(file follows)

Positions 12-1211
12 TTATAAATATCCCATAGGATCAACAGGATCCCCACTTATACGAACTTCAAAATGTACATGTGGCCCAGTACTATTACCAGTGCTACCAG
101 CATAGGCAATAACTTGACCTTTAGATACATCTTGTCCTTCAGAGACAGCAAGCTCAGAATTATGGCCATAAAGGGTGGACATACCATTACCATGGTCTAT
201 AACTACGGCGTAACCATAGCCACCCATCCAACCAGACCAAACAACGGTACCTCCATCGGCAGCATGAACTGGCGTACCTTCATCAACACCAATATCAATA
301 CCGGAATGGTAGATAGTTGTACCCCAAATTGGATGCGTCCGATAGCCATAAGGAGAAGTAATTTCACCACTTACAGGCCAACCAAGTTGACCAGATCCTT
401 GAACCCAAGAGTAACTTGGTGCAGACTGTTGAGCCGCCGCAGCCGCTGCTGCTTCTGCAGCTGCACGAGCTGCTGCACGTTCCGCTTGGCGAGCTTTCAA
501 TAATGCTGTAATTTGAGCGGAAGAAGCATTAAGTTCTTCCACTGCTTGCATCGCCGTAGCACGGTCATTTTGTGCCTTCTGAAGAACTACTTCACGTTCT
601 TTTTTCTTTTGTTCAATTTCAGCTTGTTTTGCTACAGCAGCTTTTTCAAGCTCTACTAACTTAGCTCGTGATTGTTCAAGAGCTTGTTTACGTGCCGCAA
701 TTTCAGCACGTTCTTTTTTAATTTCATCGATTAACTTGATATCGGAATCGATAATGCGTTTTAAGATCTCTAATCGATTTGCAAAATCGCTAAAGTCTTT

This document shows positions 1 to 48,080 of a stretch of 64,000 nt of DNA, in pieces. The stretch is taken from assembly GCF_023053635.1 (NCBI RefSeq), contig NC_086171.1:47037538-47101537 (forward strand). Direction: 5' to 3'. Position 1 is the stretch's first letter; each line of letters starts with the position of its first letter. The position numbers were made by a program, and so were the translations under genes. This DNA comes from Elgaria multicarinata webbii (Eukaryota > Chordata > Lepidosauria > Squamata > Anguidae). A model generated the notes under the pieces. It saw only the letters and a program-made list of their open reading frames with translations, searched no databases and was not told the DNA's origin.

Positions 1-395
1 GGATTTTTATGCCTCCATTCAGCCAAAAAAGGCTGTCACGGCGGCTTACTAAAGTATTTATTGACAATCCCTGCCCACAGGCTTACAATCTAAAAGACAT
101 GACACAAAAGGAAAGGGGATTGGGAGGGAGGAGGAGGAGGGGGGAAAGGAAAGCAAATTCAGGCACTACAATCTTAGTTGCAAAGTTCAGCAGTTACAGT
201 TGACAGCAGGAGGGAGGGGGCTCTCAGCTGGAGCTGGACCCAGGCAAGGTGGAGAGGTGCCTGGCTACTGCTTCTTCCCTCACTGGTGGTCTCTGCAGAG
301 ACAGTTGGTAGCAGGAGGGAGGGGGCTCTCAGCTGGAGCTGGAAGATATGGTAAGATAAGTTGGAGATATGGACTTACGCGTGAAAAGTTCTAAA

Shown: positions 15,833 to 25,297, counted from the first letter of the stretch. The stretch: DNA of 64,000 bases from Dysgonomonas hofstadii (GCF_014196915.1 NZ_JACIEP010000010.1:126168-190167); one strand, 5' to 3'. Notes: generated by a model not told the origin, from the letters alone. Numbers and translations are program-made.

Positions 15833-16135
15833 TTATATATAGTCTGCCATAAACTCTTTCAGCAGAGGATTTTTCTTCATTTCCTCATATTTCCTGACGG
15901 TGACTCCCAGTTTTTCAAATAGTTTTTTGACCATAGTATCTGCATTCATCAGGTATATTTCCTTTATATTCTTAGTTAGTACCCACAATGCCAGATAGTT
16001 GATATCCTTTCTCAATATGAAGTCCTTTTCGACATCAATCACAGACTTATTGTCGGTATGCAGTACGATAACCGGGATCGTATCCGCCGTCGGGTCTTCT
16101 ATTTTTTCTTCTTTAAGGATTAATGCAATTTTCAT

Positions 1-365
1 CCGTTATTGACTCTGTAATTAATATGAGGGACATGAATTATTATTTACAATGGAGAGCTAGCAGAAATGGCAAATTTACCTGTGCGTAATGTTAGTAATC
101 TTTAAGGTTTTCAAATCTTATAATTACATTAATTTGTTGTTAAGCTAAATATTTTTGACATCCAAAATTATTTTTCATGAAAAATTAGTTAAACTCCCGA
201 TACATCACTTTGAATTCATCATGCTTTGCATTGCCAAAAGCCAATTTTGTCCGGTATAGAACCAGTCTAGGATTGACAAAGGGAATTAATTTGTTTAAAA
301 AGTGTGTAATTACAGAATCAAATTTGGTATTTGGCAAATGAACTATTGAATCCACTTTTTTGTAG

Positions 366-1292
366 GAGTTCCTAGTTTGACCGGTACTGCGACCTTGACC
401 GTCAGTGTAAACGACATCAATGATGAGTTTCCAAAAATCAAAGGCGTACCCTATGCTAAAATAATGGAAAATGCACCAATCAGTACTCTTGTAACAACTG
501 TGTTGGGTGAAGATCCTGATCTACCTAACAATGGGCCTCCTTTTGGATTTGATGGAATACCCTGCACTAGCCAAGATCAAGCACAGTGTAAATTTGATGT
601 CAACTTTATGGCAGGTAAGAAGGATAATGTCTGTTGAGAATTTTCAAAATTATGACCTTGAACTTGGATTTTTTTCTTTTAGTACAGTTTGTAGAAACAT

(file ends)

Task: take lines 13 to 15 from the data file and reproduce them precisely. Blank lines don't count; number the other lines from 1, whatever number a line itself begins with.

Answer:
101 GACACAAAAGGAAAGGGGATTGGGAGGGAGGAGGAGGAGGGGGGAAAGGAAAGCAAATTCAGGCACTACAATCTTAGTTGCAAAGTTCAGCAGTTACAGT
201 TGACAGCAGGAGGGAGGGGGCTCTCAGCTGGAGCTGGACCCAGGCAAGGTGGAGAGGTGCCTGGCTACTGCTTCTTCCCTCACTGGTGGTCTCTGCAGAG
301 ACAGTTGGTAGCAGGAGGGAGGGGGCTCTCAGCTGGAGCTGGAAGATATGGTAAGATAAGTTGGAGATATGGACTTACGCGTGAAAAGTTCTAAA